So I think like Apple, they really thought about what they were going to say again, highlighting the employee assistance program and the impact on mental health. And he talks about external partners, which is really interesting because although a lot of people talked about what they’re doing to donate, I didn’t see a lot of talk about external partners, so is that customers? Is that stakeholders? So there was just that slight difference with Voya about who these external partners were. It was a good point to make but it wasn’t clear. So if I was an employee, I wouldn’t know what he meant by external partners.

Kyla:

Mm-hmm (affirmative).

Harriet:

Yeah.

Kyla:

And so, just to draw it back a little bit, with the protests going on right now there’s many employees who maybe want to participate but they’re worried about how that will reflect on them at work. Are there ways that managers or even internal communicators can support these employees?

Harriet:

I think that the first one is that senior leadership need to make it clear what their policies are and that people have a right to protest peacefully and that they respect people’s right to do that but they to make that clear. So whether that be on the internet by highlighting the policies from the human resources team, but I think also there needs to be clear messaging to our managers, which highlights what happens if someone decides to go and protest, how does that then impact the team? Because there are companies where someone may go and protest and then when they come back, their colleagues are going to ask them a lot of questions.

All these things need to be really looked at and I think it’s really important that the line manager communication and the empowerment of line managers at this time is really, really thought about because it’s okay to put something on the internet but then what happens when someone asks their line manager if they can go for a protest and then I manager says no, or they come back from the protest and then their colleagues have talked about them at the protest? And also we’ve got to remember that protests are different. There’s going and protesting and marching, which may not be accessible for everybody right now, we’re in a pandemic, so some people won’t feel comfortable doing that. There’s also online activism. So will somebody social media be policed for what they’ve said, all those things really need to be taken into consideration, especially with more of us living our lives online.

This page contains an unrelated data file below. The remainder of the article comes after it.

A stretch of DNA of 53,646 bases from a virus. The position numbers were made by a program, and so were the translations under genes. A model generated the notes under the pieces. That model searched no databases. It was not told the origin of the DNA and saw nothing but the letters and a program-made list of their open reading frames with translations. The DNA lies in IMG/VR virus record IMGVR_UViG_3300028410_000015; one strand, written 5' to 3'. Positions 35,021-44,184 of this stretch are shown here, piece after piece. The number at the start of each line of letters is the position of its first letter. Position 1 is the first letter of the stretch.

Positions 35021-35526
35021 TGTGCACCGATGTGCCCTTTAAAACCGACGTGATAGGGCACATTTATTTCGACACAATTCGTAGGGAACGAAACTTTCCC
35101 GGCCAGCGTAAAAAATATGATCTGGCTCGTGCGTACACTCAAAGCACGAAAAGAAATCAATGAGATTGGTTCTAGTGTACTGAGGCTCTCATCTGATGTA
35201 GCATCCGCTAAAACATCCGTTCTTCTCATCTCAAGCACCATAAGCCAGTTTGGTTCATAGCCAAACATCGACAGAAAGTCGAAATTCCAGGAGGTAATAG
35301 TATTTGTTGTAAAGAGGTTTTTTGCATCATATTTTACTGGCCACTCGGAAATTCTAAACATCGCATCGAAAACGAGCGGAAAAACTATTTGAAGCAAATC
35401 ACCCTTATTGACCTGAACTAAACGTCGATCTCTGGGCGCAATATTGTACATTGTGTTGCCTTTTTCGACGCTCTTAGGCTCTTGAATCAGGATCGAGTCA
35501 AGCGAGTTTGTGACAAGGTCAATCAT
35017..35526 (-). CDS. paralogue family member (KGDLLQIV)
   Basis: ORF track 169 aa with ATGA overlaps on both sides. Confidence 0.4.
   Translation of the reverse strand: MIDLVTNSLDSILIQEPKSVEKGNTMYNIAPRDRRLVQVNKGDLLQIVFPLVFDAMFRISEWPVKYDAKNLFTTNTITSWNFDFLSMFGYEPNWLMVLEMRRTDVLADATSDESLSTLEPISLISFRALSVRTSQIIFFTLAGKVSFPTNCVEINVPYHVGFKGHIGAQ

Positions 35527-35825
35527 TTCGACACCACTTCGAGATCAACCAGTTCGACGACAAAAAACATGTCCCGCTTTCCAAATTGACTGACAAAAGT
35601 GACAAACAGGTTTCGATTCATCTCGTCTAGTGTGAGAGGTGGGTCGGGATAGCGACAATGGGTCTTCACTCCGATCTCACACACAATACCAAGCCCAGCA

Kyla:

Mm-hmm (affirmative).

Adam:

Absolutely.

Kyla:

And there really has to be an alignment between what everyone’s saying in these statements and then how they’re actually behaving in their organization. And if you can’t actually support people in protesting or doing what they need to do, you probably shouldn’t be telling everyone that you’re really on their side and that you support this movement, so it’s a really big challenge of alignment. Are you going to actually put your money where your mouth is and let people do what they need to do?

Adam:

We have a statement or sorry, a comment from Advita and we really appreciate the comments in the chat always. Advita Patel from the U.K., “I couldn’t agree more with making sure that the messages that are shared externally the behaviors reflected internally and actual actions are taken, otherwise it’s just lip service and utterly pointless.” Very good point. So Harriet you’re an experienced communicator, an award winning communicator, one of the things that we’ve talked about on the show a few times is this idea that internal communicators are at times they act as the conscience of their organization. We first talked about that with Jason [Anthod 00:14:26] about a month back. So what advice do you have for other communicators who are working internally and they’re working with leaders who are nervous to talk about things that they consider tough topics?

Harriet:

I think it’s really important to come with data to get examples and also to do your research. So you’re an internal communicator wherever you are, look at organizations who are getting diversity inclusion correct. For example, in the U.K., we have awards because of diversity inclusion policies and there’s a lot of internal communicators who share things. I mean, there’s some businesses where finance and leadership teams talking about diversity and inclusion is mandatory and it’s embedded in the culture. So it’s about finding those organizations and if you do have senior leaders who are uncomfortable to have these conversations and saying to them, “Look, we need to talk about these things, but if you’re not comfortable to do it, then we may have to get someone externally to come in and do it or this is what this organization is doing.